ALAÏA launches its ode to Picasso as part of its Tanagras collection, ALAÏA summer fall 2022.
About the collection
Odes to the beauty of women’s bodies, the Tanagras are terracotta statuettes representing women wearing an ornamented drape. Produced in the 4th century BC, they were widely popular throughout the Mediterranean basin.
The Tanagras embody a great variety of women: dancers, aristocrats, goddesses… Heiresses of the prehistoric Venus, are covered by a colored drape — often blue, ochre, or white — which gives grace and charm to their posture and movements.
Descendants of Aphrodite, the Tanagras evoke the sculptural beauty of the feminine ideal.
These visions could only inspire the genius Picasso who often put the female body at the heart of his creation. After the war, in Vallauris, in the Madoura atelier, Picasso reinvented ceramics. He transformed objects from everyday life — vases, plates, jars,— into works of art.
Picasso seizes the earth to transfigure the Tanagras, with his movements, Picasso gives birth to women of unique beauty. He then paints and covers these bodies with colors, utilizing original techniques. He brings new draping to his creations. A second skin, born from the visions of the greatest artist of his time.
Picasso’s Tanagras, all unique pieces made in 1947 and 1948, are unequaled masterpieces, present in the greatest collections all around the world.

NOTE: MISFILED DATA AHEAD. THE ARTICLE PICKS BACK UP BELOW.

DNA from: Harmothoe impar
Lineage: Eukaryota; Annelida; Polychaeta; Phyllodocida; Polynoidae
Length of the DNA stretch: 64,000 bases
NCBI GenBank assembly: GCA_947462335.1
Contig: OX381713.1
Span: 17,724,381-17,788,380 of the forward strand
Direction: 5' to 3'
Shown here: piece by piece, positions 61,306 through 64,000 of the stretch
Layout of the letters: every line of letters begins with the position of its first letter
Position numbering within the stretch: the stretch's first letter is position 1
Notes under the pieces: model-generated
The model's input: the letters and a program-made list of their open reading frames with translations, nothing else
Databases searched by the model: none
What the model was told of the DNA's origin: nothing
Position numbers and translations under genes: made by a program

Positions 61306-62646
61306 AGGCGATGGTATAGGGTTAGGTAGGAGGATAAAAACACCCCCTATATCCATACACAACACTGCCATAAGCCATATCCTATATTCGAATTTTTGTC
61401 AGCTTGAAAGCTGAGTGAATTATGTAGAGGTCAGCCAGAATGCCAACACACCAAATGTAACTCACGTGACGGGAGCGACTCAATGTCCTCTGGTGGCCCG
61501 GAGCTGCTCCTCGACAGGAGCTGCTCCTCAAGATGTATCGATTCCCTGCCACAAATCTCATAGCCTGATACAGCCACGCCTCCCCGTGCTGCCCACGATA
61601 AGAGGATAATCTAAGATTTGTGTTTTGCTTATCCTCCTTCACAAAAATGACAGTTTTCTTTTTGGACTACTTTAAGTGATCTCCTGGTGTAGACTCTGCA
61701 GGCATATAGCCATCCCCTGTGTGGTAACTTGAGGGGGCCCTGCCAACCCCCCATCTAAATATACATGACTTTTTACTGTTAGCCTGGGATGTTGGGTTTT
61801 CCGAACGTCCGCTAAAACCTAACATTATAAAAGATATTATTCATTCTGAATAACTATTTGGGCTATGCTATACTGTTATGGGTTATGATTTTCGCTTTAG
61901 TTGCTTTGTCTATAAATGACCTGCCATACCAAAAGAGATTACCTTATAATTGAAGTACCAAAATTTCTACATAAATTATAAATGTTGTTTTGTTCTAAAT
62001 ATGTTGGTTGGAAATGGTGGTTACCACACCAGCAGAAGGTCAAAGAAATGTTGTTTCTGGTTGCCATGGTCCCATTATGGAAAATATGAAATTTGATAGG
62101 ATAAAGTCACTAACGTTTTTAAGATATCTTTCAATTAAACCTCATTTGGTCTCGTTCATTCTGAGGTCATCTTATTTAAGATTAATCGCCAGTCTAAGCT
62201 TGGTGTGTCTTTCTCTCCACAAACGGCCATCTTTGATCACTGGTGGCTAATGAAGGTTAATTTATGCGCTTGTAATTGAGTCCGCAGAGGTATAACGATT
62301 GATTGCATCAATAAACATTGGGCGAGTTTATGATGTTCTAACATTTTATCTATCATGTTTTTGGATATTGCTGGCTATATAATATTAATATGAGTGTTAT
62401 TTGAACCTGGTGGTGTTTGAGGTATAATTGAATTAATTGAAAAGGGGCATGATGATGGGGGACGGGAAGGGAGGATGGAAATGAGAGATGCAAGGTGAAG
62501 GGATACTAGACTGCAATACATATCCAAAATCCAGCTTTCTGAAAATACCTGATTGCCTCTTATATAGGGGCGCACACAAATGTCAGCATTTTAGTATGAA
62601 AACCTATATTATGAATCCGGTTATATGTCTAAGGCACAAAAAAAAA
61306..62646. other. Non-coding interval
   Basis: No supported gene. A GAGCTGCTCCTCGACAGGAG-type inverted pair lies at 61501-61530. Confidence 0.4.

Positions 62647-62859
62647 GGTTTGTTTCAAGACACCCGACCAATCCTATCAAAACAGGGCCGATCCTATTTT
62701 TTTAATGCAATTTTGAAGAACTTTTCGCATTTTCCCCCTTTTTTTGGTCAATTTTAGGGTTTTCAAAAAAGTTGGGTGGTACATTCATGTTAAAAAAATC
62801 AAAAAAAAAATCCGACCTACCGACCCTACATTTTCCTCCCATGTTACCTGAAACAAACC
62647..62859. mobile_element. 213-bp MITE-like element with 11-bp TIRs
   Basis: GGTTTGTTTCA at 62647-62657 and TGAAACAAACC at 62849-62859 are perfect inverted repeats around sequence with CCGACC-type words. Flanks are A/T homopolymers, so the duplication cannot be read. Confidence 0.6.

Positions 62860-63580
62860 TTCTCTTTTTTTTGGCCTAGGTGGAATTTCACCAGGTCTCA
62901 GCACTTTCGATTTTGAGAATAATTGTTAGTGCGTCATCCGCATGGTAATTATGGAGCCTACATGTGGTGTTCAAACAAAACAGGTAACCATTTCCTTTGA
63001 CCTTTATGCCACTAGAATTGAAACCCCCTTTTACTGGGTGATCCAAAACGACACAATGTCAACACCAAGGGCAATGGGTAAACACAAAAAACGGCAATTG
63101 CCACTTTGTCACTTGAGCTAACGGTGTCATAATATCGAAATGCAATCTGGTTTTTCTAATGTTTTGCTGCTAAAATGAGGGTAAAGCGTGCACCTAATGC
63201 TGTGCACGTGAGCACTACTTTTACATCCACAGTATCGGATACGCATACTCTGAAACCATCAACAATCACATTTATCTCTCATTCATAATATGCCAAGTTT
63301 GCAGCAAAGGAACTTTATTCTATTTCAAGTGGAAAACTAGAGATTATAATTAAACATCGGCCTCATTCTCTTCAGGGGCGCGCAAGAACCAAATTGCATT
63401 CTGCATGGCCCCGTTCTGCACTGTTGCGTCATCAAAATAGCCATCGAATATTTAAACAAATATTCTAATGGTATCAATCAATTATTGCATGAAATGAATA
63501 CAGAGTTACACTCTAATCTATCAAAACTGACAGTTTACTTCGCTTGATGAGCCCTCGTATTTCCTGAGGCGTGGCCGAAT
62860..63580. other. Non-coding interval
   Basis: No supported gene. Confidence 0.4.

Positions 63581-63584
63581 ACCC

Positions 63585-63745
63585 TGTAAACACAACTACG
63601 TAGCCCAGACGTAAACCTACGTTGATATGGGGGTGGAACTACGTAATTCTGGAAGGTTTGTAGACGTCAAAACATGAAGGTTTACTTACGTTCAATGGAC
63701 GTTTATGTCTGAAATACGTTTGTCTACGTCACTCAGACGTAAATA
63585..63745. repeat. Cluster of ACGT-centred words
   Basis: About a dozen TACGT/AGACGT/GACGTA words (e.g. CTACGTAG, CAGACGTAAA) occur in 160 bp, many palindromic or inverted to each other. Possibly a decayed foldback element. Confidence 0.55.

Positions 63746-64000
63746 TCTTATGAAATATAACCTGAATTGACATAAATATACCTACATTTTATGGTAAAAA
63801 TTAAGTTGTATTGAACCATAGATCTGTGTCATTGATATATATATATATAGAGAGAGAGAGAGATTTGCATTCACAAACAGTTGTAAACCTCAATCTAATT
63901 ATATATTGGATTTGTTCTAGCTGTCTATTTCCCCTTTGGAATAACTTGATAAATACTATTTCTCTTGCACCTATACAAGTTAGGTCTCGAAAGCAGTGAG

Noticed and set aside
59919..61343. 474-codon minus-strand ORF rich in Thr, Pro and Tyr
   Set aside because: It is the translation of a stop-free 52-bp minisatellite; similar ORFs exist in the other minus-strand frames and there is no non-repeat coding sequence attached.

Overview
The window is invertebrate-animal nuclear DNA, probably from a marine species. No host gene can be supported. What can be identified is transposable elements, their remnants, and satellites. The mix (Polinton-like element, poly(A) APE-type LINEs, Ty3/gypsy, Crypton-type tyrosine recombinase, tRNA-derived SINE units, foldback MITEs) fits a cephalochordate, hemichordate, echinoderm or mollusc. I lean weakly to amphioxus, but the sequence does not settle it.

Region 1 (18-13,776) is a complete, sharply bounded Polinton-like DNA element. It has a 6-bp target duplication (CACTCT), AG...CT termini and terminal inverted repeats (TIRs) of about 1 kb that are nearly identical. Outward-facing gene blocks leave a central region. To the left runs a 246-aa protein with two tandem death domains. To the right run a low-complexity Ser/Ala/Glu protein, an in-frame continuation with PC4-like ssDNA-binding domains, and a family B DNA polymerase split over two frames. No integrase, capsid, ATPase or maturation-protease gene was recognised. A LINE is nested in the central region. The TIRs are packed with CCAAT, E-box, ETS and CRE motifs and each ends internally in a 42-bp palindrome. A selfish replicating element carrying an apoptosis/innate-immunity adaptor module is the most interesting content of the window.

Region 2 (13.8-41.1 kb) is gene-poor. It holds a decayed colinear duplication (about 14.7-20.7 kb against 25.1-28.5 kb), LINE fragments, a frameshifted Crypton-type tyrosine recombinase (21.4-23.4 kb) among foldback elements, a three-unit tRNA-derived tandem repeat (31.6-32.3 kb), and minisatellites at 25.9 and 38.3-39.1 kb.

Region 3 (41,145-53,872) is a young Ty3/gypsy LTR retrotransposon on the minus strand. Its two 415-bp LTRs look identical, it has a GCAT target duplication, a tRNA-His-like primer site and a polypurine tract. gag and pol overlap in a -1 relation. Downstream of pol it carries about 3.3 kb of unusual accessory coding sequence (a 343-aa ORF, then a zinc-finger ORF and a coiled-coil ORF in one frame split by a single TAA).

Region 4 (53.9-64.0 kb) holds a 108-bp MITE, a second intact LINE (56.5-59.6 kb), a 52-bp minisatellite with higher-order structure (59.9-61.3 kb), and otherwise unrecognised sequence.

They fascinate Pieter Mulier, creative director of Alaïa, who pay tribute to the genius of the artist by creating six dresses, six exceptional pieces inspired by Picasso’s Tanagras.
Sculpture becomes couture. The drape becomes a dress. Women remain at the center of creation. Carnal and desirable., with a divine and unique beauty.
Created in partnership with the Picasso Administration, these six exceptional dresses are shaped like Picasso’s Tanagras.
Made in a limited edition and sold only in selected Alaïa boutiques worldwide, the dresses from the Tanagras collection, presented during the Summer Fall 22 collection show, enhance women’s bodies and celebrate Picasso’s artistic genius. They are also a tribute to Azzedine Alaïa who, above all, cherished the work of Picasso and the dialogue between the arts.